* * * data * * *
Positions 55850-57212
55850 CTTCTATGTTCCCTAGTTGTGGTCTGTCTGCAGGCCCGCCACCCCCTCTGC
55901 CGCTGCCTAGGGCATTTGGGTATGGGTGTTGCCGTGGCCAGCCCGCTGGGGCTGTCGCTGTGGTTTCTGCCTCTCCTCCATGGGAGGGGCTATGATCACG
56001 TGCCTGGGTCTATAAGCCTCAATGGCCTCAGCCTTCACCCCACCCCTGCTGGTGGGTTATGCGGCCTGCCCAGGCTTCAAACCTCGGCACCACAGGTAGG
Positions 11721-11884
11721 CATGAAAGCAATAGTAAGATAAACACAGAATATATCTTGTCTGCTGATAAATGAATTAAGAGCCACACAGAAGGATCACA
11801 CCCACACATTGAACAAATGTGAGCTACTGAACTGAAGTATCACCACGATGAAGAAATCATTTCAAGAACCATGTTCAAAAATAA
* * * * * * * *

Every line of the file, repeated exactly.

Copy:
Positions 55850-57212
55850 CTTCTATGTTCCCTAGTTGTGGTCTGTCTGCAGGCCCGCCACCCCCTCTGC
55901 CGCTGCCTAGGGCATTTGGGTATGGGTGTTGCCGTGGCCAGCCCGCTGGGGCTGTCGCTGTGGTTTCTGCCTCTCCTCCATGGGAGGGGCTATGATCACG
56001 TGCCTGGGTCTATAAGCCTCAATGGCCTCAGCCTTCACCCCACCCCTGCTGGTGGGTTATGCGGCCTGCCCAGGCTTCAAACCTCGGCACCACAGGTAGG
Positions 11721-11884
11721 CATGAAAGCAATAGTAAGATAAACACAGAATATATCTTGTCTGCTGATAAATGAATTAAGAGCCACACAGAAGGATCACA
11801 CCCACACATTGAACAAATGTGAGCTACTGAACTGAAGTATCACCACGATGAAGAAATCATTTCAAGAACCATGTTCAAAAATAA